Phase I (2008 now): First generation (preclinical) pCT scanner using
single particle tracking
Phase II (started in 2011): Second generation (clinical) pCT scanner
R Schulte, Proton Computed Tomography
Gensheimer F, et al., Int J Radiation Oncol Biol
Phys 2010 (50% idosdose, red = observed, blue =
R Schulte, Proton Computed
Motivation for pCT
Range Uncertainties in Proton Therapy
Differences in the interaction of x-rays
and protons with matter make proton
range calculations uncertain
Range uncertainties can range from mm
to cm
Materials of unknown stopping power
and CT artifacts create additional
Proton CT is a potential solution to
reduce this uncertainty from 3%-4% to ≤
1% of range
R Schulte, Proton Computed Tomography
Single-Proton pCT Concept
An energetic low intensity
cone beam of protons
traverses the patient
The position and direction
(entry & exit) and energy
loss of each proton is
Proton histories from
multiple projection angles
Minimal proton loss and
high detection efficiency
make this a low-dose
imaging modality
R Schulte, Proton Computed Tomography
Design of a Proton CT Scanner rotating with the
proton gantry (R Schulte et al. IEEE Trans. Nucl. Sci., 51(3), 866-872, 2004)
Low intensity
proton beam
Tracking of
pCT Imaging Process
The measurement is proportional to the outgoing energy of each
proton, and thus its energy loss in the phantom along its path
The energy loss can be converted to a line integral of proton stopping
power relative to water (RSP) along the proton path, RSP is (practically)
independent of proton energy
Energy straggling and detector noise limits RSP resolution
Multiple Coulomb scattering of protons limits spatial resolution
Most likely path estimation of protons within the object can improve
spatial resolution
Algebraic reconstruction algorithms can handle non-linear paths =>
iterative projection methods, e.g., ART, BIP
R Schulte, Proton Computed Tomography
R Schulte, Proton Computed
First Iterative Algorithm Applied: Algebraic
Reconstruction Technique (ART) (Tianfang Li &
Jerome Liang, SUNY, 2006)
ART was originally proposed
by Kaczmarz, 1937
Sequential orthogonal
projections onto
Works well for pCT but is
inherently slow
High frequency noise due to
reconstruction is apparent Li et al Med Phys 2006
R Schulte, Proton Computed
Further Development of pCT Reconstruction with
Geant4 Simulations (Scott Penfold, PhD Thesis)
Simulate pCT system and digital head phantom1
Test/compare/refine different reconstruction algorithms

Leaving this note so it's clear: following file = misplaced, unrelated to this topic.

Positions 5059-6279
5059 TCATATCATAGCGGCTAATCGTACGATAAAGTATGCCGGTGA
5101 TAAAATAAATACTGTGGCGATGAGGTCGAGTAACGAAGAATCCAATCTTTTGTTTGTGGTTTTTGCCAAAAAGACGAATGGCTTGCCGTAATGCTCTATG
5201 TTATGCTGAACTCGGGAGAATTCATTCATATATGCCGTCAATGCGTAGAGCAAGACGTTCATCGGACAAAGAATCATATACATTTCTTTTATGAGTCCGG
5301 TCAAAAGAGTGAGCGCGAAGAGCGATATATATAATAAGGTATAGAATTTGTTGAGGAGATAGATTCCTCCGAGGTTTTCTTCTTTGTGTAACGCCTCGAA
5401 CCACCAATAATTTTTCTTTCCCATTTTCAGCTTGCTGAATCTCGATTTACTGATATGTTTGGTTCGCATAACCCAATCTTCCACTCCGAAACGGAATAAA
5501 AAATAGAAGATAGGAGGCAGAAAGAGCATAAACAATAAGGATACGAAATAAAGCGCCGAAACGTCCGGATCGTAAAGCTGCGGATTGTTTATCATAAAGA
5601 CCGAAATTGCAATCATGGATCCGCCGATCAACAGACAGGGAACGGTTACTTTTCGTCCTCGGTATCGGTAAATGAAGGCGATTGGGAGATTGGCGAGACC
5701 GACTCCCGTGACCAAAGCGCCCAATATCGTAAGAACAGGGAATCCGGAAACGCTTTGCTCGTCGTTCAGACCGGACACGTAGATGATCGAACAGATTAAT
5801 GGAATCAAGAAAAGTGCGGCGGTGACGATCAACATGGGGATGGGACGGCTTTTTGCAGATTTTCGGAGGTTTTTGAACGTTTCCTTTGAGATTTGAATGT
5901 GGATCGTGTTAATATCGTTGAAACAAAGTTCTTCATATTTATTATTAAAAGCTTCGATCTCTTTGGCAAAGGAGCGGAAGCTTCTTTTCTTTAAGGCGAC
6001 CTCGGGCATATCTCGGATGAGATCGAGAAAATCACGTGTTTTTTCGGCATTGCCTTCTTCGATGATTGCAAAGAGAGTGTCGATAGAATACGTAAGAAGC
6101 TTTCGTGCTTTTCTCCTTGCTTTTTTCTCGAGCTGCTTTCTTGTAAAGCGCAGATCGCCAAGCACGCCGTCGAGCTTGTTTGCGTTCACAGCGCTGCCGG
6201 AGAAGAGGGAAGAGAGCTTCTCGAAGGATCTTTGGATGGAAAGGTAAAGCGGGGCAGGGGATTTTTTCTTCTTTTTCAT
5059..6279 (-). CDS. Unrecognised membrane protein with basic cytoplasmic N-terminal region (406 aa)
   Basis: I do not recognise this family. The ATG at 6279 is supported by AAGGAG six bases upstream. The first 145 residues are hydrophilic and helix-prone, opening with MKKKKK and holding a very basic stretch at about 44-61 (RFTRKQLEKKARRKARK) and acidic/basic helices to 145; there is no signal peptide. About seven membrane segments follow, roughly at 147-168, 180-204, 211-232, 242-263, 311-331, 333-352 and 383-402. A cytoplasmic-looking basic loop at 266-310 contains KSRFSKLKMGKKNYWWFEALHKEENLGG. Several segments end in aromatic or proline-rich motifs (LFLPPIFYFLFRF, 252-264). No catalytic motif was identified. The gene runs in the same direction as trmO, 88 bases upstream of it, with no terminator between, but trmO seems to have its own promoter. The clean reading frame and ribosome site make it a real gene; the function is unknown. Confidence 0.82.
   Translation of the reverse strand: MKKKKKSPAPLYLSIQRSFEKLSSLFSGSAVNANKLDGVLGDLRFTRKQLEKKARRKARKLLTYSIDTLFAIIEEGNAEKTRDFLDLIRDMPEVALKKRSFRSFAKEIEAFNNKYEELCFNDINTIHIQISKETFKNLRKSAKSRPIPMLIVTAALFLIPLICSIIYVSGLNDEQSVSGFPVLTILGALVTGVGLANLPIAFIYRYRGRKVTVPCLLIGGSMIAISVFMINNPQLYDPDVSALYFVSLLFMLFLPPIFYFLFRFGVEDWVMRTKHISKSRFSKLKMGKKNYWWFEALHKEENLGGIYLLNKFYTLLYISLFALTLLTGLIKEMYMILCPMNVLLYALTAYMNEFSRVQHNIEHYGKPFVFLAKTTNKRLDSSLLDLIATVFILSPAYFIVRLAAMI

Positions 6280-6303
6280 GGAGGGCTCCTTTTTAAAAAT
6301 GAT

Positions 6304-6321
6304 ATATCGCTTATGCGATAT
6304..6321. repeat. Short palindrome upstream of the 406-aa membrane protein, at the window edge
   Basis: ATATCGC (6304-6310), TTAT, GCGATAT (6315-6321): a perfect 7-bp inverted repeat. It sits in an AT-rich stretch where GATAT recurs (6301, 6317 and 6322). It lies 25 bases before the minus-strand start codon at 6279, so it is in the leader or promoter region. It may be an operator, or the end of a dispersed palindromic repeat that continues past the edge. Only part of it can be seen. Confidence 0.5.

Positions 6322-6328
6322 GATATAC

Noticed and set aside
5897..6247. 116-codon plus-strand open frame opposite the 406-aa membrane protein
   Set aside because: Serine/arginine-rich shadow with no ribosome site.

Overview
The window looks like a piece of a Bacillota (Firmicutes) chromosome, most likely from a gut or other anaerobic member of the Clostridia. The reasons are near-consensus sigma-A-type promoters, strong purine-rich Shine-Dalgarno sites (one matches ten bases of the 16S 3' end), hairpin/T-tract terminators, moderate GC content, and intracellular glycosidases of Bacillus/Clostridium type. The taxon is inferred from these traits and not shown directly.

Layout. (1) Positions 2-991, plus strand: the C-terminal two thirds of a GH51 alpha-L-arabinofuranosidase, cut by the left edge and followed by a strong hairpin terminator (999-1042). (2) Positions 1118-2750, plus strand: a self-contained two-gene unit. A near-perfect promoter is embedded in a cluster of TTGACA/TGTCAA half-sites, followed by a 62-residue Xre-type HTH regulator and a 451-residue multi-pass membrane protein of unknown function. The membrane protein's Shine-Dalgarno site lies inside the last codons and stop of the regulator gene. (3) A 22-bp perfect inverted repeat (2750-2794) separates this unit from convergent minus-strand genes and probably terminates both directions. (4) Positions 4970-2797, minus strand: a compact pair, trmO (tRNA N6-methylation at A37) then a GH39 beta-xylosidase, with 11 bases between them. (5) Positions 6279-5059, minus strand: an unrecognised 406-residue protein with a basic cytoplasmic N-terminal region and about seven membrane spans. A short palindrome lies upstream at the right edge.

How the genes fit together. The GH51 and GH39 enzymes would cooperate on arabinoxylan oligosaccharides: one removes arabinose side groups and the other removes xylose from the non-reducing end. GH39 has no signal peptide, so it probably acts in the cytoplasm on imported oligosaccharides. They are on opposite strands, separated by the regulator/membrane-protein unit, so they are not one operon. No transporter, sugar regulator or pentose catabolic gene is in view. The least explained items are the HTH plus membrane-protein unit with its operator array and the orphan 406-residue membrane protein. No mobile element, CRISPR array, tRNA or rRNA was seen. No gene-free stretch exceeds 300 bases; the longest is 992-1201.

1G. T. Herman, Image Reconstruction From Projections: The Fundamentals of Computerized
Tomography, Academic Press, New York (1980).
R Schulte, Proton Computed Tomography
Phase I pCT Scanner Design
(completed in 2010)
Horizontal beamline
Rotational stage for
object rotation
Upstream and
downstream tracker
Downstream energy
detector (calorimeter)
R Schulte, Proton Computed Tomography
Phase I pCT Scanner at LLUMC: Timeline
System component integration &
mounting (April 2010)
Testing with radioactive source and
cosmic rays (muons)
Installation on proton research beam
line & 1st test runs (May 2010)
Spill uniformity optimization (June
Scanner calibration (July 2010)
Phantom scans since Dec 2010
R Schulte, Proton Computed Tomography
Phase I pCT scanner with Rando head phantom
Proton CT Reconstruction
A series of pCT scans of
the Lucyradiosurgery
phantom was started in
Oct 2010
Phantom images were
reconstructed with
newly developed 3D
Image quality
progressively improved
R Schulte, Proton Computed Tomography
Phase I pCT Reconstruction of Lucy
R Schulte, Proton Computed Tomography
14 cm diameter polystyrene sphere with tissue equivalent inserts
64 slice Multi-Slice X-ray CT, 0.53 x 0.53 x
0.625 mm3
pCT Phase I, 0.63 x 0.63 x 2.5 mm3
Phase I pCT Reconstruction of the
CatphanUniformity Module
R Schulte, Proton Computed Tomography
A series of pCT scans of
standard CT performance
phantom modules is underway
The uniformity module tests
hypothesis that pCT RSP
reconstruction is not affected
by energy loss
The noise power analysis
shows interesting
characteristics of pCT
reconstruction algorithms
R Schulte, Proton Computed Tomography
Phase II: Clinical pCT
Large sensitive area (LLU/UCSC: 9 cm x 36 cm,
NIU: 27 cm x 36 cm)
Faster data acquisition (2 M protons/sec)
Faster image reconstruction (GP-GPU-based)
Integrated into a proton gantry
R Schulte, Proton Computed Tomography
Outlook: Applications for pCT
Higher planning accuracy/precision
Radiosurgery for vascular malformations,
pituitary adenomas, meningiomas, etc.
High-dose boosts to tumors near organs at
risk for damage
Creating lesions in defined locations for pain
Restricted beam angle choices
Paraspinal tumors
Craniospinal irradiation with sparing of
vertebral bodies in children
X-ray CT artifacts
R Schulte, Proton Computed Tomography
Where is the
Thank you!
R Schulte, Proton Computed Tomography
ResearchGate has not been able to resolve any citations for this publication.
ResearchGate has not been able to resolve any references for this publication.